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Forty-Five Years of Duchenne Muscular Dystrophy in The Netherlands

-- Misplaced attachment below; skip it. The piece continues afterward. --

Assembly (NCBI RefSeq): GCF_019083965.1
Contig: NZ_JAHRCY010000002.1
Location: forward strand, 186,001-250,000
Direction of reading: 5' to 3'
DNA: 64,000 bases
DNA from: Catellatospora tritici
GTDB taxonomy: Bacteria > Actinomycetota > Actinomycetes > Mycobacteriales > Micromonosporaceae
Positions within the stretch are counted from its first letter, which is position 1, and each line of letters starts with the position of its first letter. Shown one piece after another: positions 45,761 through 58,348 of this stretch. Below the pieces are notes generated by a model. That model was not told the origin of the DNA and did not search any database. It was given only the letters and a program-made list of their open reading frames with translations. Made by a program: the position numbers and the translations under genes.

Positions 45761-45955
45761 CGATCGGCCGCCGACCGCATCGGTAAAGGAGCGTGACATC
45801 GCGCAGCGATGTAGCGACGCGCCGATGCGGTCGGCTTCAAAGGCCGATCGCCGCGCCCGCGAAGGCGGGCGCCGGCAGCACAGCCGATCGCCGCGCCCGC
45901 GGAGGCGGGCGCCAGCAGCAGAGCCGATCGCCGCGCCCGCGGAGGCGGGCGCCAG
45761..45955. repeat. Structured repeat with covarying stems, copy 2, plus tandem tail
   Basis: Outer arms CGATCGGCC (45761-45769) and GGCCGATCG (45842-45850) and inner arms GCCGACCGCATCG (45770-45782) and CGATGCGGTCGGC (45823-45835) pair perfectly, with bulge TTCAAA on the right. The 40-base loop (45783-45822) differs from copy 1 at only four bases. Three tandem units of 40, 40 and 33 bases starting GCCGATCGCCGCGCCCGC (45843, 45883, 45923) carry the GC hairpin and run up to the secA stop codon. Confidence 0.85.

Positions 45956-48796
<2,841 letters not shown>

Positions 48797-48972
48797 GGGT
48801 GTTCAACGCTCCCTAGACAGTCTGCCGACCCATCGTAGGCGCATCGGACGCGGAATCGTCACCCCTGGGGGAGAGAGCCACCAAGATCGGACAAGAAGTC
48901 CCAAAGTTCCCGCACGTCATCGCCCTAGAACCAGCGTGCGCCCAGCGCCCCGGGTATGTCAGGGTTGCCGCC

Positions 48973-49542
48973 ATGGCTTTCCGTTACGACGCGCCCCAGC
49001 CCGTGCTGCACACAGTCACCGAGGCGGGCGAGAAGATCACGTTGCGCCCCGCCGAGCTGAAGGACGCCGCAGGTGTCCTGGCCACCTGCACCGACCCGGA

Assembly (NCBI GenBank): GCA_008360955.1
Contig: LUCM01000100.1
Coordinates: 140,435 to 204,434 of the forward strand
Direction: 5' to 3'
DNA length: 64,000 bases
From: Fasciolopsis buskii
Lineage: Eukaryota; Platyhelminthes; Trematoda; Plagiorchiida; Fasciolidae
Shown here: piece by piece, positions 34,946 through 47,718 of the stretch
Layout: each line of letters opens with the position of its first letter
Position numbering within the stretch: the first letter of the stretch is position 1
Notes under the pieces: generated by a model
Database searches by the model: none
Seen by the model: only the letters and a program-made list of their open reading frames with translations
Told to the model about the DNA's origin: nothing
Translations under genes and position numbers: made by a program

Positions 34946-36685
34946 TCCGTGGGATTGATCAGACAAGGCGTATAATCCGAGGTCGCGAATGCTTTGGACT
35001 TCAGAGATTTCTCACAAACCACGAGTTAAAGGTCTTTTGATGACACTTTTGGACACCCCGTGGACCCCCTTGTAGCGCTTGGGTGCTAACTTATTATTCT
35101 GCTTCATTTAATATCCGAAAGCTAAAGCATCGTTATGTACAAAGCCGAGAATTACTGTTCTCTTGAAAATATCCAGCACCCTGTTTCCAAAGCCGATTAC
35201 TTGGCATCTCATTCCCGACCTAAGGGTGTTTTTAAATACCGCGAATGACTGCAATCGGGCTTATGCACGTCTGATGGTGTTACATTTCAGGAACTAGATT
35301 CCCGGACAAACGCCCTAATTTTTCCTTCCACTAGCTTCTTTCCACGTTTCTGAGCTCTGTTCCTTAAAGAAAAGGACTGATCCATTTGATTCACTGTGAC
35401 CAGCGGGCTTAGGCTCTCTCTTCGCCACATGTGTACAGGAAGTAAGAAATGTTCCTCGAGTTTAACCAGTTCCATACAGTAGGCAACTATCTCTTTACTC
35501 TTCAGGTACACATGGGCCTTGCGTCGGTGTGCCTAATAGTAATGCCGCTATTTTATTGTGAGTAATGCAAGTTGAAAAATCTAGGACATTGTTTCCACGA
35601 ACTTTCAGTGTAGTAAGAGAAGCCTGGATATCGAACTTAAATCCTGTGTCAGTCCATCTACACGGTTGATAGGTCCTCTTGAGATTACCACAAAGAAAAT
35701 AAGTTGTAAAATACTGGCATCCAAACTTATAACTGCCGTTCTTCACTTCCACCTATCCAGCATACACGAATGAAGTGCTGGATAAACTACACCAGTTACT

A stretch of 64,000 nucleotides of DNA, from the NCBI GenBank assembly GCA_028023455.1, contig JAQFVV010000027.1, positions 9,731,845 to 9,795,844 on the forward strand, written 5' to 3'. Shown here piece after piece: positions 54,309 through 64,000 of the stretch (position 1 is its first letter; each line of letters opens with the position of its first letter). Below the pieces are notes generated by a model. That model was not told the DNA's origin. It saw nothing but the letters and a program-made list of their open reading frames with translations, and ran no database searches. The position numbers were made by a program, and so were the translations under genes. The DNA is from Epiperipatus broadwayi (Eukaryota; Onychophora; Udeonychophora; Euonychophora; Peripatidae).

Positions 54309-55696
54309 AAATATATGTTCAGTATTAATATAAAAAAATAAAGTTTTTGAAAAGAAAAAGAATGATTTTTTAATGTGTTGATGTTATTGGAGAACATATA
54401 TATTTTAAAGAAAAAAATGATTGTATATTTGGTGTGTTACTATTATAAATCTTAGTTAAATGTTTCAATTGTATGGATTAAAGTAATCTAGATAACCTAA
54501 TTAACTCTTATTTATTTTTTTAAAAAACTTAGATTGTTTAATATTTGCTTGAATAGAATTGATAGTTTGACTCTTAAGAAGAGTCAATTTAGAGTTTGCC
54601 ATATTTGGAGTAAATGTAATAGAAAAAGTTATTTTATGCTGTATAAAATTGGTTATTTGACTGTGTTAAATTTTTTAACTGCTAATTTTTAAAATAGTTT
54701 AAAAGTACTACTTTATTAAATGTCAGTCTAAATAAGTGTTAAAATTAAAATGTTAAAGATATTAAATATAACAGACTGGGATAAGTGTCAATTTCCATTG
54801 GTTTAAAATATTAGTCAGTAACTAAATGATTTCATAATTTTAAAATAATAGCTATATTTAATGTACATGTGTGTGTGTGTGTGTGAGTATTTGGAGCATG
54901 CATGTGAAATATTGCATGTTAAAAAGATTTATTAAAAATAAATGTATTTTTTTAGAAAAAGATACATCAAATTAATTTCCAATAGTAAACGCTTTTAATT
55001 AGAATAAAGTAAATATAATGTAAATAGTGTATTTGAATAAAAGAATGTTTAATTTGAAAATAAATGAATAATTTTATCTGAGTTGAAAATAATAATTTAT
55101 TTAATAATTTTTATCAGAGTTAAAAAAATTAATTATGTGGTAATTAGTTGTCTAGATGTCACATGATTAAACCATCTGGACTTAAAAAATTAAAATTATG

Background: Duchenne muscular dystrophy (DMD) is a progressive muscle disease. No curative therapy is currently available, but in recent decades standards of care have improved. These improvements include the use of corticosteroids and mechanical ventilation. Objective: To present a detailed population based report of the DMD disease course in The Netherlands (1980–2006) and evaluate the effect of changes in care by comparing it with an historical Dutch DMD cohort (1961–1974). Methods: Information about DMD patients was gathered through the Dutch Dystrophinopathy Database using a standardized questionnaire and information from treating physicians. Results: The study population involved 336 DMD patients (70% of the estimated prevalence), of whom 285 were still alive. Mean age at disease milestones was: diagnosis 4.3 years, wheelchair dependence 9.7 years, scoliosis surgery 14 years, cardiomyopathy (fractional shortening <27%) 15 years, mechanical ventilation 17 years and death 19 years. Within our cohort, corticosteroid use was associated with an increased age of wheelchair dependence from 9.8 to 11.6 years (p < 0.001). When comparing the recent cohort to the historical cohort, mean survival improved from 17 to 27 years (p < 0.001). Conclusion: The current study gives detailed information about the disease course of DMD patients, provides evidence for the positive effect of steroid treatment and mechanical ventilation and supports the use of patient registries as a valuable resource for evaluating improvements in care.